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Christmas truce 1914
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Sashadroogie



Joined: 17 Apr 2007
Posts: 9580
Location: Moskva, The Workers' Paradise

PostPosted: Tue Dec 25, 2012 1:36 pm    Post subject: Christmas truce 1914 Reply with quote

The innate goodness of the common man in the trenches. The Piggies didn't like it much. Ninety-eight years later has much changed?

http://www.youtube.com/watch?v=NOz9SpWc_yE
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Qaaolchoura



Joined: 10 Oct 2008
Posts: 539
Location: 21 miles from the Syrian border

PostPosted: Tue Dec 25, 2012 2:32 pm    Post subject: Re: Christmas truce 1914 Reply with quote

Sashadroogie wrote:
The innate goodness of the common man in the trenches. The Piggies didn't like it much. Ninety-eight years later has much changed?

http://www.youtube.com/watch?v=NOz9SpWc_yE

Yeah, it has, as you'd know if you'd ever tried to negotiate a Christmas truce with the Taliban. For some reason jihadis don't put much stock in Christmas.
(Which might explain why I can't seem to sell Hollywood on NoŽlahu Akbar!, my movie script about a mujahideen who has a change of heart after a visit from Santa Claus.)

Also, we don't fight in trenches much anymore, and civilized countries don't use mines or chemical weapons.

~Q
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johnslat



Joined: 21 Jan 2003
Posts: 12790
Location: Santa Fe, New Mexico, USA

PostPosted: Tue Dec 25, 2012 3:09 pm    Post subject: Reply with quote

Dear Qaaolchoura,


" . . . and civilized countries don't use mines or chemical weapons."

There are civilized countries??? Sounds like an oxymoron to me.

Regards,
John
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Sashadroogie



Joined: 17 Apr 2007
Posts: 9580
Location: Moskva, The Workers' Paradise

PostPosted: Tue Dec 25, 2012 4:00 pm    Post subject: Re: Christmas truce 1914 Reply with quote

Qaaolchoura wrote:
Sashadroogie wrote:
The innate goodness of the common man in the trenches. The Piggies didn't like it much. Ninety-eight years later has much changed?

http://www.youtube.com/watch?v=NOz9SpWc_yE

Yeah, it has, as you'd know if you'd ever tried to negotiate a Christmas truce with the Taliban. For some reason jihadis don't put much stock in Christmas.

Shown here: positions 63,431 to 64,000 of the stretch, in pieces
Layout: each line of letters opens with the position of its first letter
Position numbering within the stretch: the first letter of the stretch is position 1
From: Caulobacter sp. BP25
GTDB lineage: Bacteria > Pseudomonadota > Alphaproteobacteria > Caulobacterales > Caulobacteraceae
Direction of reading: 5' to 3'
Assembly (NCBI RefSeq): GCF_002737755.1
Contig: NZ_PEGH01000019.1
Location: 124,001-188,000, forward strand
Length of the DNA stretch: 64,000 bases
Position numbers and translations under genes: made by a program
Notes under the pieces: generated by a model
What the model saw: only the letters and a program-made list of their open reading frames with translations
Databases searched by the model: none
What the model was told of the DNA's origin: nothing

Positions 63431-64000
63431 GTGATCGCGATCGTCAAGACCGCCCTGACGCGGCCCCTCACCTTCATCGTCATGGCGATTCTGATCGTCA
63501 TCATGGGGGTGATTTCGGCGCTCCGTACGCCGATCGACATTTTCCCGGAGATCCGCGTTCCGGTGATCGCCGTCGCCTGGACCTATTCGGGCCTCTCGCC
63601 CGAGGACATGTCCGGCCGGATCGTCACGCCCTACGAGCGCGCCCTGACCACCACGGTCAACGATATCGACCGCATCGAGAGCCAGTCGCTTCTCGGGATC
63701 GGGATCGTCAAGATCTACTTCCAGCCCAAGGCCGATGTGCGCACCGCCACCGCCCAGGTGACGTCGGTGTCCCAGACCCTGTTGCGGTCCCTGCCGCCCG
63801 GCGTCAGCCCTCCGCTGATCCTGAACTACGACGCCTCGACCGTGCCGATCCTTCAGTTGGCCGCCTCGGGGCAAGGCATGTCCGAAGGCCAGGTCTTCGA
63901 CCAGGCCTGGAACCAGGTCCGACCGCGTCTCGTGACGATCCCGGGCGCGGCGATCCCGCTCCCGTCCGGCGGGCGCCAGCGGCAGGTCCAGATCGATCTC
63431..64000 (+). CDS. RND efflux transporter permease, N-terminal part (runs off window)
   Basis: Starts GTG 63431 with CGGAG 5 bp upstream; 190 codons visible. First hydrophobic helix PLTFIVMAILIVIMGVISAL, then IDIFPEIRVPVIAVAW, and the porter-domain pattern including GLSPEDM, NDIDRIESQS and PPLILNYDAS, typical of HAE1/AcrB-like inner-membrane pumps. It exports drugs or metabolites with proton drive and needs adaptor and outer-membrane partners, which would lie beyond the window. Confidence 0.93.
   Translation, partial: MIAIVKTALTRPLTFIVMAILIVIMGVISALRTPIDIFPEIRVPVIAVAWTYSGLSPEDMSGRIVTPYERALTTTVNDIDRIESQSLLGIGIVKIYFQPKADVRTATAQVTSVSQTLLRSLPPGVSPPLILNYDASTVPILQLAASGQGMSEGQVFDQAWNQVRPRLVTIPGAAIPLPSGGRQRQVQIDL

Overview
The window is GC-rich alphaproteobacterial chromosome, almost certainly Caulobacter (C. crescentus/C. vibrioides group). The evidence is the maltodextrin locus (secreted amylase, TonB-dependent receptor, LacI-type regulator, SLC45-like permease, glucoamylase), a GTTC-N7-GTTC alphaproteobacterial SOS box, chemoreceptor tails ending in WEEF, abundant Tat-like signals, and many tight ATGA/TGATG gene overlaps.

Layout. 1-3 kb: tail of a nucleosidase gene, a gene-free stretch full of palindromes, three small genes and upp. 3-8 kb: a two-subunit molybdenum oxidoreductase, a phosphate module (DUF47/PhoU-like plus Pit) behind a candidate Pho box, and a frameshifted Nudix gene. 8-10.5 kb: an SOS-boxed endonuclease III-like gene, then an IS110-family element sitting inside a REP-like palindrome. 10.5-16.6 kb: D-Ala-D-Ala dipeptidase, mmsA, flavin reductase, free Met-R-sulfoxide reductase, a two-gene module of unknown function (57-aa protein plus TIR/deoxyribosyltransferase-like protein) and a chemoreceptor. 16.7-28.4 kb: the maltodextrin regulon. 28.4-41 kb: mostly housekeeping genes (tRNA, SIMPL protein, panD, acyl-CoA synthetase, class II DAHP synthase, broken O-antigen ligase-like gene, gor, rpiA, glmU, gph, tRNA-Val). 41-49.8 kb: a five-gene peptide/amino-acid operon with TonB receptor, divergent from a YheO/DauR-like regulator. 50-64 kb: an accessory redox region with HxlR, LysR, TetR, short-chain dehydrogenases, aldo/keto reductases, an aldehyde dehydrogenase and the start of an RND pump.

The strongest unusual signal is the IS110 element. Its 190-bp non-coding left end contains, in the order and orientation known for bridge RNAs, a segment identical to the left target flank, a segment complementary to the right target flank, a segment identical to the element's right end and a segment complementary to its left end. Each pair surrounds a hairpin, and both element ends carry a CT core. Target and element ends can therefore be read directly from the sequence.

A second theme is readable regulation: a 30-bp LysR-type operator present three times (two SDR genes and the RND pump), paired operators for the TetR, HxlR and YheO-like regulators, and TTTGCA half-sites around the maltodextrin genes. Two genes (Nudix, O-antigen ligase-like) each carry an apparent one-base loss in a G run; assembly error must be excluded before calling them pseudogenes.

(Which might explain why I can't seem to sell Hollywood on NoŽlahu Akbar!, my movie script about a mujahideen who has a change of heart after a visit from Santa Claus.)

Also, we don't fight in trenches much anymore, and civilized countries don't use mines or chemical weapons.

~Q


You mean the Taliban are worse than the EVIL BEASTLY HUNS??? My, how propaganda has changed in 98 years
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johnslat



Joined: 21 Jan 2003
Posts: 12790
Location: Santa Fe, New Mexico, USA

PostPosted: Tue Dec 25, 2012 4:03 pm    Post subject: Reply with quote

Dear Sasha,

You might want to check the accuracy of Qaaolchoura's post with some of the Russian veterans who returned from The Graveyard of Empires.

Regards,
John
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scot47



Joined: 10 Jan 2003
Posts: 12323
Location: Ultima Thule

PostPosted: Tue Dec 25, 2012 6:40 pm    Post subject: Reply with quote

The sooner troops are withdrawn from Afgnanistan the better. No more foreign adventures I say.
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Cool Teacher



Joined: 18 May 2009
Posts: 893
Location: Here, There and Everywhere! :D

PostPosted: Wed Dec 26, 2012 1:28 am    Post subject: Reply with quote

scot47 wrote:
No more foreign adventures I say.


Sad

But I like adventures! Crying or Very sad

Cool
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Sashadroogie



Joined: 17 Apr 2007
Posts: 9580
Location: Moskva, The Workers' Paradise

PostPosted: Wed Dec 26, 2012 8:20 am    Post subject: Reply with quote

johnslat wrote:
Dear Sasha,

You might want to check the accuracy of Qaaolchoura's post with some of the Russian veterans who returned from The Graveyard of Empires.

Regards,
John


Dear Johnslat

The Soviet Armed Forces did not engage in battle with the Taliban as such, so there remains much doubt upon Qaaolchoura's post.

Sasha
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Qaaolchoura



Joined: 10 Oct 2008
Posts: 539
Location: 21 miles from the Syrian border